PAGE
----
Let's Talk About: Employment
Introduction and Overview
Everyone wants a chance to live a meaningful and productive life and have a place in their community. For most of us, a job or a career builds personal and professional confidence, a connection to our community and with our peers. Through employment we often gain a sense of personal and professional value as contributing members of society.
With this in mind The NSDRC is pleased to be launching a new blog called Let’s Talk about: Inclusive Employment. The intention is to create a space for discussion and engagement where perspectives, ideas, questions and concerns about inclusive employment can be shared. We invite you to contribute to this discussion as a job seeker/self-advocate with a disability, employer/business person, and parent or community member.
Check out our Upcoming Blogs:
• Workplace Accommodations: Getting the best from your employees
• First Jobs: what was your experience?
The NSDRC provides employment assistance to youth and adults who have a visible or invisible disability and who may be looking for their first job, wanting to return to work, or taking an initial step toward their employment goals. We offer assistance to employers who want to hire and need more information.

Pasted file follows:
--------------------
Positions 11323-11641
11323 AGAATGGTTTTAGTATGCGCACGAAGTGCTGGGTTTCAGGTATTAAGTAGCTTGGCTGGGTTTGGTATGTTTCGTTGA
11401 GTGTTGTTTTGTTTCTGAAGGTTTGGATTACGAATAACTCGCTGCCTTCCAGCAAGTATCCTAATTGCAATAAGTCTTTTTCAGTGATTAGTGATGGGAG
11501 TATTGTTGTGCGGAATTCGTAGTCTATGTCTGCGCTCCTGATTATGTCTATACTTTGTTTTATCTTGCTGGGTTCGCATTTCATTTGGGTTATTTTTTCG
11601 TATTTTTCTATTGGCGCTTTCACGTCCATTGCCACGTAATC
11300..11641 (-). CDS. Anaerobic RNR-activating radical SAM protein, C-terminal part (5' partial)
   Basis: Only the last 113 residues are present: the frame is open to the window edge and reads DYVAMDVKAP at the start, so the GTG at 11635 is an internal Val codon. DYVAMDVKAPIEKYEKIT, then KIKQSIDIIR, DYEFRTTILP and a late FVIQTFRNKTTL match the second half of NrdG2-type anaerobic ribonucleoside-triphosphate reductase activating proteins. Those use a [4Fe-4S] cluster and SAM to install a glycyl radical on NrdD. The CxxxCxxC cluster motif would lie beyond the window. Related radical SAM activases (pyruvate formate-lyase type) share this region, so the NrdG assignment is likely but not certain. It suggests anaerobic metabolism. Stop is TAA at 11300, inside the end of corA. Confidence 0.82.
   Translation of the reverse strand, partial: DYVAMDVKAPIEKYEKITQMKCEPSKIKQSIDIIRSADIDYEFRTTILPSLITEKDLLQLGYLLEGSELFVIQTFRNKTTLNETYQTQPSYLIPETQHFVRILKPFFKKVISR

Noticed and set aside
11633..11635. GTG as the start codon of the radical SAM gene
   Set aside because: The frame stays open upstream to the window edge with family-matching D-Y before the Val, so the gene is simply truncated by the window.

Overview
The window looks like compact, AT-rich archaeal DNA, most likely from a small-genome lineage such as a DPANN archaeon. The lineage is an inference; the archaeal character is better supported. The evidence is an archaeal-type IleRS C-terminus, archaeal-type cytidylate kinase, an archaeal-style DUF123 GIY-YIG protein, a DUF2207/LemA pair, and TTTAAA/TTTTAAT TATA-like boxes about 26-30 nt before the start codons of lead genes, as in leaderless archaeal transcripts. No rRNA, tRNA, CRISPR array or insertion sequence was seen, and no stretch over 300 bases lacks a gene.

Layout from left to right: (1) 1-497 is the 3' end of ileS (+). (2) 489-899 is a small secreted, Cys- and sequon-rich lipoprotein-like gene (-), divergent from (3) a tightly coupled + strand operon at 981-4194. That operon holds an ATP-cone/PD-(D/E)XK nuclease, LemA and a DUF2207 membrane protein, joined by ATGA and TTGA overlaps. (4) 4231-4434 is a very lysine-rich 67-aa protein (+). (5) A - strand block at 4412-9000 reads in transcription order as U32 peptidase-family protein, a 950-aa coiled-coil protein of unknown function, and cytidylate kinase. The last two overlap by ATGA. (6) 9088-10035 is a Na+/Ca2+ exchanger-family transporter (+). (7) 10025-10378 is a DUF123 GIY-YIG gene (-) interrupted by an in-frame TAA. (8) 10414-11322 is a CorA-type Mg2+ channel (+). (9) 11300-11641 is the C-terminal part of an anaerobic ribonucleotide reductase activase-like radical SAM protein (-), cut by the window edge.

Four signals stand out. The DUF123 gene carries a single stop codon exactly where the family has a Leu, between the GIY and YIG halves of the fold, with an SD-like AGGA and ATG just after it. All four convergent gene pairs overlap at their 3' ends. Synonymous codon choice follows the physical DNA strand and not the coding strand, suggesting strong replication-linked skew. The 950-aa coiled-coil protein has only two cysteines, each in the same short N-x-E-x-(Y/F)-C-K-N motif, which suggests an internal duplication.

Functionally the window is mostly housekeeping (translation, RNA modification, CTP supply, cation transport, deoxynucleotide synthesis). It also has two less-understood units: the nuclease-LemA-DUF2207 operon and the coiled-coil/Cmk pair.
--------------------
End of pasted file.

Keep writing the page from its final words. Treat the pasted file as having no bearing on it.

What we offer:
For Job Seekers:
We use a self-directed approach offering you supports as needed to gain or strengthen your job search skills. We help you to define your employment themes and aide you to map out a plan of action.
• Skills and interests surveys/assessments
• Job search assistance
• Help with online applications
• Interview practice
• Employer matching when available
• Referrals to community resources
• Job Coaching when available or will refer you to a resource
We survey employers and the worksite in order to make a sound match between the business needs and the job seekers skills and talents. We go the extra mile by providing resources as available for the employer; such as resources to provide workplace adaptions and modifications.
• Matching job seeker to business needs
• Help to determine adaptations
• Resources for adaptations/wage subsidies as available
• Supplemental on the job training
• Go- to resource person
• One day mentoring opportunities
Introduction to Accommodations
Many of us will need a workplace accommodation to some degree at some point in our working lives. It may be due to a number of factors: physical disability, intellectual disability, a change in health, family responsibilities, an injury or a mental health issue amongst other reasons.
Job seekers who live with a disability whom I have met with are often hesitant to ask for workplace accommodations. Why? It means becoming vulnerable to the perceptions of others, it means disclosing what might be an invisible disability to their employer, and they often feel isolated when it comes to approaching their employer. The good news is that each employee also comes with their unique strengths and abilities.
Here are some suggested strategies that have proven to be useful when approaching an employer:
– Meet with your employer as soon as it is evident to you that you need an accommodation that will allow you to do your work.